Council ducks vote on raises

Wage-hike plan stays buried in committee


Toledo City Council dodged a controversial vote on whether to raise salaries for itself and the mayor after the next set of elections.

Saturday is council’s deadline to vote on recommendations from a commission mandated by city charter, but Tuesday was the council’s last regular meeting before that deadline.

The Salary Review and Recommendation Commission had recommended increasing the Toledo mayor’s salary from $122,400 to $136,000 for the next mayor and to raise the salary of council members from $27,500 to $32,500 a year.

The president of council would continue to receive a stipend of $4,500.

The recommendations were left buried in committee without a mention during the Tuesday council meeting. The board’s inaction makes the decision dead in the water.

Council President Paula Hicks-Hudson said she did not call for a vote on the recommendations because there were other, more important, issues on the agenda.

“I don’t think there was enough support for council,” she said. “My vote was a maybe, but it probably would have been a no.”

Ms. Hicks-Hudson said she was leaning against the measure because some city employees have taken concessions.

The commission voted 6-0 in March for the revised mayoral salary. The pay-raise recommendation for council members was approved 5-1 with Lucas County Republican Party Chairman Jon Stainbrook casting the sole no vote.

The mayor’s salary was reduced from $136,000 to $122,400 four years ago when Democrat Carty Finkbeiner was mayor, and the reduced salary was paid to the current mayor, independent Mike Bell.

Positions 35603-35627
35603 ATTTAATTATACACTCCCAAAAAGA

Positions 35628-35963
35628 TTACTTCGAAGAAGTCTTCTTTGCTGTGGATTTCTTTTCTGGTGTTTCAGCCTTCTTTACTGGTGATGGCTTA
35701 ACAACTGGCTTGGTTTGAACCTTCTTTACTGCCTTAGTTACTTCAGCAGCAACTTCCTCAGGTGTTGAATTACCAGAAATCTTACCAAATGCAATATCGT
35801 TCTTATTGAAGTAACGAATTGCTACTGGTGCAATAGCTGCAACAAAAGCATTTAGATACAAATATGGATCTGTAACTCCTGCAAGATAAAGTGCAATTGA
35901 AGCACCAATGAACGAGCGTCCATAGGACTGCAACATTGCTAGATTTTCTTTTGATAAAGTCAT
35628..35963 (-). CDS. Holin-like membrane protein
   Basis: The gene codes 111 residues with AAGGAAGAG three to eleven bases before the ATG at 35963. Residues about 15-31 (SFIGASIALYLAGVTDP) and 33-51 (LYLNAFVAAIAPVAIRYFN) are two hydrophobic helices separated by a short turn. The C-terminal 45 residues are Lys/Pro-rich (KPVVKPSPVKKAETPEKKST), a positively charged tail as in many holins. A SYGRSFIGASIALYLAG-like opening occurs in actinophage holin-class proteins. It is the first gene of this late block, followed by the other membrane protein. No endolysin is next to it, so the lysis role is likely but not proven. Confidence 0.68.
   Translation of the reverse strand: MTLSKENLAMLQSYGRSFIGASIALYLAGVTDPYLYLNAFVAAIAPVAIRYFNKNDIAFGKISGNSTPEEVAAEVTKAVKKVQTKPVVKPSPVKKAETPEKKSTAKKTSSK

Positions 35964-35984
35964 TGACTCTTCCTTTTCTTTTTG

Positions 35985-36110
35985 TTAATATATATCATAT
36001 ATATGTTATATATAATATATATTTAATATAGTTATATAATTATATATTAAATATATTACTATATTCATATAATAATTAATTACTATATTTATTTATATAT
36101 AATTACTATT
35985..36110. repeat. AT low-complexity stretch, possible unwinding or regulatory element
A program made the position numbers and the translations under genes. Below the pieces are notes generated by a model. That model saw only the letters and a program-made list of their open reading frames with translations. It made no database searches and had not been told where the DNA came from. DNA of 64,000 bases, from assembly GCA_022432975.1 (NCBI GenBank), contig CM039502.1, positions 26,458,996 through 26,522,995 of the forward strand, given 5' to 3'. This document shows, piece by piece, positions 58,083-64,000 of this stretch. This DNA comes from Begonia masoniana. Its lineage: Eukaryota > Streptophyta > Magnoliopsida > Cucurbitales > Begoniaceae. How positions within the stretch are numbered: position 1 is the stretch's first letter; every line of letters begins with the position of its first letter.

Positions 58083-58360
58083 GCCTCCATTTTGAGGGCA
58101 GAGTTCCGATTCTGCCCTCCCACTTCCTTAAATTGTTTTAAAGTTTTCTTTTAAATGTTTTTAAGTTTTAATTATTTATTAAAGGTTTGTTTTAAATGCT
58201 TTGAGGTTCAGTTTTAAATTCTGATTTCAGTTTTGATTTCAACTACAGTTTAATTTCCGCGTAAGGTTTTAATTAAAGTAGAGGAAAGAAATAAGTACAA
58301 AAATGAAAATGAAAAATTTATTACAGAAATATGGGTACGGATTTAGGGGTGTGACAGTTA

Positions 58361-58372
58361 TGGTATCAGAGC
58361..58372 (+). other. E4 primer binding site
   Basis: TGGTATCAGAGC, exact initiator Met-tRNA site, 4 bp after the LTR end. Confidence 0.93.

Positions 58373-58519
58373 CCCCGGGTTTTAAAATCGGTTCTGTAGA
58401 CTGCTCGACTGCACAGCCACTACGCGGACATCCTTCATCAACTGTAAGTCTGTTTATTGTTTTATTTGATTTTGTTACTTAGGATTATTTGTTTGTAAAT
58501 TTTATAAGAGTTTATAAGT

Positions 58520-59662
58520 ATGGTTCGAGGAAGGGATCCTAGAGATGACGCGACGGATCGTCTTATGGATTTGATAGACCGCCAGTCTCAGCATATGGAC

Mr. Stainbrook said the economy has not recovered long enough to justify future increases to council’s pay.

Other members voting were Mark Sobczak, a former councilman who represents the Greater Northwest Ohio AFL-CIO on the commission, and who served as chairman of the meeting; Betsy Dieball of the Toledo Regional Chamber of Commerce; Mary Karazim of the League of Women Voters; Michael Alexander of the NAACP, and Yvonne Harper, executive director of the Lucas County Democratic Party. Robert Torres of the Hispanic Chamber of Commerce was absent.

Toledo has the lowest council salaries in a survey by the commission of regional cities that included Columbus, Cleveland, Cincinnati, Akron, Dayton, Pittsburgh, and Milwaukee. The only city in the survey with lower council salaries was Fort Wayne, Ind., with $21,842 per year. Pittsburgh (at $108,131) and Dayton ($44,470) both had lower mayoral salaries, according to the survey.

“There were several community leaders, of both retrospective political parties ... and the reason this is done is because the charter says this is supposed to be done,” Mr. Stainbrook said. “All this time was spent and it is a little disheartening that they didn’t even [vote].”

Councilman D. Michael Collins, a independent running for mayor who opposed the raises, wanted to see a vote on the recommendations. He said it was “cowardly” to let the issue die in committee.

“I had anticipated that this would come out of committee of the whole by the president of council,” Mr. Collins said. “I think we had a responsibility to accept or not accept the raises.”

Anita Lopez, Lucas County auditor and Democratic mayoral candidate, criticized the proposed pay raises for councilmen and Toledo’s mayor. She then criticized Mr. Bell and Councilman Joe McNamara — two other mayoral candidates — for allegedly supporting the proposed increases. The mayor, an independent, has never voiced support and Mr. McNamara, a Democrat, has consistently opposed raises for councilmen or the mayor.

Ms. Lopez’s pay as county auditor in 2007 was $91,762 and it was increased by the state to $94,246 in 2008. As county recorder, she received yearly 3 percent raises.

Contact Ignazio Messina at: or 419-724-6171.